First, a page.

The tender also requires the university to have an armed force on standby in the event of a break-in or security incident involving the soldiers’ compound, and demands that the university “allow the existence of a ‘minimal military unit’ for guarding and field security” within the institution.
The first class of the new version of Havatzalot is meant to begin studying during the coming academic year (October 2019); the agreement with the school will be in effect until the end of the 2021/22 academic year, with an option to extend it for two more years. The students in the program study at the univserity for three years and earn a double major bachelor’s degree, and then serve another six years as intelligence officers.
Some 600 students and dozens of IDF staff members are expected to take part, and it won’t be hard to identify them, since according to the documents the students will be wearing army uniforms and may be carrying their personal weapons.
“We believe that studying in uniform causes a marked pedagogical difficulty and makes it difficult for the students to integrate socially into university life,” said one university representative. “We are asking that the decision to have students come to class in uniform be reconsidered.” The request was refused.
The soldier-students will sleep two to a room and the university will have to maintain strict separation between the soldiers’ and staff quarters (as is customary in the army), between the different classes (students from different years cannot live on the same floor), and gender separation – with men and women also on different floors. The army is also demanding six additional rooms in the living compound for classrooms (where there won’t be gender separation), a club room and 10 offices for the command staff, a conference room, gym, library and more.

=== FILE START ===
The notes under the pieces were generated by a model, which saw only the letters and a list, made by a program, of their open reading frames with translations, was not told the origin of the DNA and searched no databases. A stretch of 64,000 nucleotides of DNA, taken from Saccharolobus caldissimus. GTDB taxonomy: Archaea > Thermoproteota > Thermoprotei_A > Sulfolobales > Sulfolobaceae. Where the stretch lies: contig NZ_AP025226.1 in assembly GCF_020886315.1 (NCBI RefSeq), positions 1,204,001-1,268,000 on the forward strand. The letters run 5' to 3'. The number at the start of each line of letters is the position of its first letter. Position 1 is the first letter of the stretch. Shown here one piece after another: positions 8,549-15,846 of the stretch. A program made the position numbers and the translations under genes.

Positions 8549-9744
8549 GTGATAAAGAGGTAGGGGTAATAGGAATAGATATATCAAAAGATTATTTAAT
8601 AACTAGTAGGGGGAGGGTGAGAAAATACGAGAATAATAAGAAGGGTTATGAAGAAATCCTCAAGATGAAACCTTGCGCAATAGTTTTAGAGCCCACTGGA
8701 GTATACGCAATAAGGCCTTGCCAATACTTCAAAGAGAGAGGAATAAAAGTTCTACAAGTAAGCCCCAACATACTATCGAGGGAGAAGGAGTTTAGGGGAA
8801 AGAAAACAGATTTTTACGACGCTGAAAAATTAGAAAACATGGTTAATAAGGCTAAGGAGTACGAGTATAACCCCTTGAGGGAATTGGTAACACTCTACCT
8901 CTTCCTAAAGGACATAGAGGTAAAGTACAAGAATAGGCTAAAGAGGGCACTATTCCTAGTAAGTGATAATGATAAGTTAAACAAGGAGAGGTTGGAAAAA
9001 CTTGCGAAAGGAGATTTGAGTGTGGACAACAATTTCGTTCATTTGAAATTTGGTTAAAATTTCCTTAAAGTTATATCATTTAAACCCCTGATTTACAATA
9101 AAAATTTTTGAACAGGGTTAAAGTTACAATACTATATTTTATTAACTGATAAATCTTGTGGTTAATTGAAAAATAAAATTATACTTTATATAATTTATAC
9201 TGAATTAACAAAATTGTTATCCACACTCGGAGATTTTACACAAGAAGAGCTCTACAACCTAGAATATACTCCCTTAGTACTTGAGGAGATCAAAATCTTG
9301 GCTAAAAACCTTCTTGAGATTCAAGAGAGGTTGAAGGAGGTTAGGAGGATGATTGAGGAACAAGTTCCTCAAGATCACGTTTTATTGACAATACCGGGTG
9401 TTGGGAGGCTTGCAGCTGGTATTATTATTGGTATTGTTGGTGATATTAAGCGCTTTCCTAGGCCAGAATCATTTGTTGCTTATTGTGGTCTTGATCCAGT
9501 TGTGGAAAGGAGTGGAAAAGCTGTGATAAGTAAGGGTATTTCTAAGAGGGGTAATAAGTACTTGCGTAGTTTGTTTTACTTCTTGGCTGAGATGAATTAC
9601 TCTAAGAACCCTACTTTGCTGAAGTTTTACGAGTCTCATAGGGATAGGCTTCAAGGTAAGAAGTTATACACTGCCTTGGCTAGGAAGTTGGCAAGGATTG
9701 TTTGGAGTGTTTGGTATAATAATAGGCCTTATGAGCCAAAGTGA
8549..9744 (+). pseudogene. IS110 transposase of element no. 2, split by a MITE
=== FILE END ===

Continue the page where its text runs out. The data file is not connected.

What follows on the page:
One of the most bothersome demands as far as the universities are concerned relates to the relationship between the teachers and students, which will pose “an ethical problem,” as one senior university official put it. The IDF is insisting that course lecturers provide the IDF with details about student achievements, including grades and attendance records, subject to the soldiers signing privacy waivers to this effect. The commander of the program will be able to speak to the faculty about students without their knowledge.
The IDF Spokesman said, “The conditions of the current tender are substantively identical to the tender on which the program has been based since its establishment. Given that the Havatzalot program has been successfully operating for the past 14 years, the amazement over [the conditions] at this stage is surprising and beside the point. It should be stressed that the conditions of the tender were approved in writing by the Council of Higher Education, which after a careful evaluation gave its backing to the program and said there is nothing in it that undermines academic freedom in any way. It should also be stressed that in contrast to what is claimed, students in the program will not be carrying weapons on the university campus.”